- On March 17th my sermon was on… Mark 5:25-34 (The Woman with an Issue of Blood) “The Power and Peace of God is available for those who believe.”
- On March 24th my sermon was on… Mark 5:21-24; 35-43 (Jairus and his daughter) “Jesus is our resurrection, our hope of life.”
- Today my sermon is on… Mark 5:25-43 “With faith anyone can come, everyone is clean and life is foreseen”
I wanted to show how Mark is making something like a narrative sandwich with these two stories. March 17th and 24th are the pieces of bread and today I want to look at what happens when these two pieces come together. Today’s sermon covers what happens when these two stories come together as one in Mark’s Gospel.
- Bible Passage: Mark 5:25-43 (English Standard Version) 25 And there was a woman who had had a discharge of blood for twelve years, 26 and who had suffered much under many physicians, and had spent all that she had, and was no better but rather grew worse. 27 She had heard the reports about Jesus and came up behind him in the crowd and touched his garment. 28 For she said, “If I touch even his garments, I will be made well.” 29 And immediately the flow of blood dried up, and she felt in her body that she was healed of her disease. 30 And Jesus, perceiving in himself that power had gone out from him, immediately turned about in the crowd and said, “Who touched my garments?” 31 And his disciples said to him, “You see the crowd pressing around you, and yet you say, ‘Who touched me?’” 32 And he looked around to see who had done it. 33 But the woman, knowing what had happened to her, came in fear and trembling and fell down before him and told him the whole truth. 34 And he said to her, “Daughter, your faith has made you well; go in peace, and be healed of your disease.” 35 While he was still speaking, there came from the ruler’s house some who said, “Your daughter is dead. Why trouble the Teacher any further?” 36 But overhearing[a] what they said, Jesus said to the ruler of the synagogue, “Do not fear, only believe.” 37 And he allowed no one to follow him except Peter and James and John the brother of James. 38 They came to the house of the ruler of the synagogue, and Jesus[b] saw a commotion, people weeping and wailing loudly. 39 And when he had entered, he said to them, “Why are you making a commotion and weeping? The child is not dead but sleeping.” 40 And they laughed at him. But he put them all outside and took the child’s father and mother and those who were with him and went in where the child was. 41 Taking her by the hand he said to her, “Talitha cumi,” which means, “Little girl, I say to you, arise.” 42 And immediately the girl got up and began walking (for she was twelve years of age), and they were immediately overcome with amazement. 43 And he strictly charged them that no one should know this, and told them to give her something to eat.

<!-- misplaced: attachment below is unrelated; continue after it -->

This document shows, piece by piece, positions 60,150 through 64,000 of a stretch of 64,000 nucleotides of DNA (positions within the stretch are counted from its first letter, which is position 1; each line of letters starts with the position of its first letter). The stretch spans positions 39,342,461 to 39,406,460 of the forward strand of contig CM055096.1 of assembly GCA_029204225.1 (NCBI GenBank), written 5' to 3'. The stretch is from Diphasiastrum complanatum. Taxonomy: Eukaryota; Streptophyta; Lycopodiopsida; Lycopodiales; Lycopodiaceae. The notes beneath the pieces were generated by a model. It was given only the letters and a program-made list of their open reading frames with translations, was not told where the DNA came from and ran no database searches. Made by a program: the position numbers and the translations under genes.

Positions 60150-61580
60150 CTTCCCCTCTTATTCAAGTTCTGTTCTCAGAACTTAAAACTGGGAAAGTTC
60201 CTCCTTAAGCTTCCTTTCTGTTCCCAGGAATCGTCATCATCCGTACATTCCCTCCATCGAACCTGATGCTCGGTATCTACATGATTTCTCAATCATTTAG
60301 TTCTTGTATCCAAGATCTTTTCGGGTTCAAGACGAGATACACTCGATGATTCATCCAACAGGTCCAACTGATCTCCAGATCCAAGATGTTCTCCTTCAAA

- Main Point: With faith anyone can come, everyone is clean and life is foreseen
- Anyone can come… The woman and Jairus come from two opposite and very different economic, social and religious worlds. (Faith knows no boundaries. We know no boundaries.)
- Everyone is clean… Jesus is not defiled by those who are impure or unclean. Jesus purges uncleanliness and impurity He overcomes them. (Faith sees past stains. We see past stains.)
- Life is foreseen…. Jesus’ power over death, dying and disease is related to the promise of life in the kingdom of God which is present now only in part but will someday be completely manifest. (Faith looks ahead with hope. We look ahead with hope.)
Daily Reading and questions for Discussion
Q: Who is like Jairus and the nameless women in our life story? Our church community’s story?
Q: In what ways as individuals and as a church can we challenge ourselves to live out our economically, socially and denominationally boundless faith in Christ?
Q: In your mind what kind of people today are considered “impure” or “unclean” in our culture today?
Q: In your mind who is it easier to have compassion for, the wealthy and privileged or the poor and needy?
“For (such is our innate pride) we always seem to ourselves just, and upright, and wise, and holy, until we are convinced, by clear evidence, of our injustice, vileness, folly, and impurity.” John Calvin
Q: In your own words what do you think John Calvin is saying above and how is it relevant to Mark 5:21-43?
Q: What does the story of Jairus and the nameless woman teach us about things like compassion, grace and faith in this life?